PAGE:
Plugins that do mildly comical things have been around for awhie, but 2016 is the rise of the political browser plugins. While it didn't start with John Oliver, one of the first high profile plugins was Drumpfinator. While a fan of John Oliver, it was a one-note gag, and to me personally, wasn't that funny, but I appreciated commitment. There were a few others such as a browser plugin that replaces pictures of Trump with kittens, a plugin that attempts filter Trump mentions from any page, but that seemed to be the extent of it.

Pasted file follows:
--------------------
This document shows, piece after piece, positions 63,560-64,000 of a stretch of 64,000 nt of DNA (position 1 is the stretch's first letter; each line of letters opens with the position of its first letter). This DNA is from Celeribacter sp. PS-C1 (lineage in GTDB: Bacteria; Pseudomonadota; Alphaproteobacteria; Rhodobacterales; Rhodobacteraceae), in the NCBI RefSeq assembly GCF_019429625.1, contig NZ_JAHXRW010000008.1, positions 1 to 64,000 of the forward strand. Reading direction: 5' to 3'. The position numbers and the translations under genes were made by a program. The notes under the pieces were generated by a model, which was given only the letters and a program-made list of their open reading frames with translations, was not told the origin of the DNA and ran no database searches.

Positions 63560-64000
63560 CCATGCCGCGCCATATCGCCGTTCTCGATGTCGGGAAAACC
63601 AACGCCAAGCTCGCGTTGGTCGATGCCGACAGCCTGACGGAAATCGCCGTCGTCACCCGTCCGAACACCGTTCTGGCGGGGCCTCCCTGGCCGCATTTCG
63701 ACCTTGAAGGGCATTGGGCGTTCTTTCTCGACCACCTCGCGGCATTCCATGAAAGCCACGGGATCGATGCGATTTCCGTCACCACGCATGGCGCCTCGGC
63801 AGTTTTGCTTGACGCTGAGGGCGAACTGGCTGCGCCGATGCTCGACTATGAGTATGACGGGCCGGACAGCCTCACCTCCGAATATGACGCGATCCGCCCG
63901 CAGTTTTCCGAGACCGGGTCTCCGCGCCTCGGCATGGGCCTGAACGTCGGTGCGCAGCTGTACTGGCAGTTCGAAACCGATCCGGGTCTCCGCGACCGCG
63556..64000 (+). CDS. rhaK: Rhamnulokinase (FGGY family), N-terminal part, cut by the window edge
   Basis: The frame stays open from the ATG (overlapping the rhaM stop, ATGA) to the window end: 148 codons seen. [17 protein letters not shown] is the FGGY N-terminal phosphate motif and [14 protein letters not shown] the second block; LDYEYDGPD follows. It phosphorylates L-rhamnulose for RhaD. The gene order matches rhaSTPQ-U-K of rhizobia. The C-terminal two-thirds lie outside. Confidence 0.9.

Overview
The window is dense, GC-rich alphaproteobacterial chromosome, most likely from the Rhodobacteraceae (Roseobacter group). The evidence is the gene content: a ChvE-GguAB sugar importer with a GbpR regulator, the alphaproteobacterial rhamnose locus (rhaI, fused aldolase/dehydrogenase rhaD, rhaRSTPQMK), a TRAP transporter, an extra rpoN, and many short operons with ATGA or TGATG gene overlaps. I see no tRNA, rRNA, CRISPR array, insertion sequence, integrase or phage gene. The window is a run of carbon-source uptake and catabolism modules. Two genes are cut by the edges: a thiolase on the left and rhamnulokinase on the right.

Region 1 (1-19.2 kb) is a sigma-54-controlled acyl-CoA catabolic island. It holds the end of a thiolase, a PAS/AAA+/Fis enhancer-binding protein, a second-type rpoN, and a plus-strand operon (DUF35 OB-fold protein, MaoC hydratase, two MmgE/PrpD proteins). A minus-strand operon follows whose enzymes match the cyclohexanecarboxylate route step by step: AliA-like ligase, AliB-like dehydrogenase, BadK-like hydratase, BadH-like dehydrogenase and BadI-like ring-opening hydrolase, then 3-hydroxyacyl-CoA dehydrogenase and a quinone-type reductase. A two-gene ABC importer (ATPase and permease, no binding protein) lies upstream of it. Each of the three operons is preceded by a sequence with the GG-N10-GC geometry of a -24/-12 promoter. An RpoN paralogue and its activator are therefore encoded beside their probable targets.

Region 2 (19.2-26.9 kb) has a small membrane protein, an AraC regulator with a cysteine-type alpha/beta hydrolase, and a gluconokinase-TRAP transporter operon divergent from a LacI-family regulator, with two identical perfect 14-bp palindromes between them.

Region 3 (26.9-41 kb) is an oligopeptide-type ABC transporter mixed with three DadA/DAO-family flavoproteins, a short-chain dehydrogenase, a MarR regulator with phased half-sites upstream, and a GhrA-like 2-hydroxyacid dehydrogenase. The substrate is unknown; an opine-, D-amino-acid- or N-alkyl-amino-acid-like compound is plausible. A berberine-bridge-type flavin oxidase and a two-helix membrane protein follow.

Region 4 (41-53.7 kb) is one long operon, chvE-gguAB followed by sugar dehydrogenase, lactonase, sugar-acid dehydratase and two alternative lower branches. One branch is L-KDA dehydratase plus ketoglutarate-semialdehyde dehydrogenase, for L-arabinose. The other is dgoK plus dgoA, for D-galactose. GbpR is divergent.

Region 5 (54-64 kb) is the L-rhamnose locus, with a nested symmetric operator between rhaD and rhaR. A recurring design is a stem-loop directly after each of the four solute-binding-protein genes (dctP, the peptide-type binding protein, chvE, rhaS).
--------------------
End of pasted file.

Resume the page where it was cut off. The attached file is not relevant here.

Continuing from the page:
However, the rise of fake news spawned something far more interesting: injecting in-page fact-checking content. Slate created its This is Fake chrome extension that labels Fake news as such. Even more exciting and more resource intensive is Washington Post's RealDonaldContext which provides Washington Post's analysis on a per-tweet basis of Donald Trump tweet claims. This is something entirely new as far as I can think of as its an on-the-fly pro-active level of journalism that's responding to your interactions without having to even go to the parent website. I have a feeling it may be scratching the surface of what's possible. This strikes me as something new and unrecognized as such. Both Slate and Washington Post are avant-garde, stretching way we consume news with contextually aware experiences.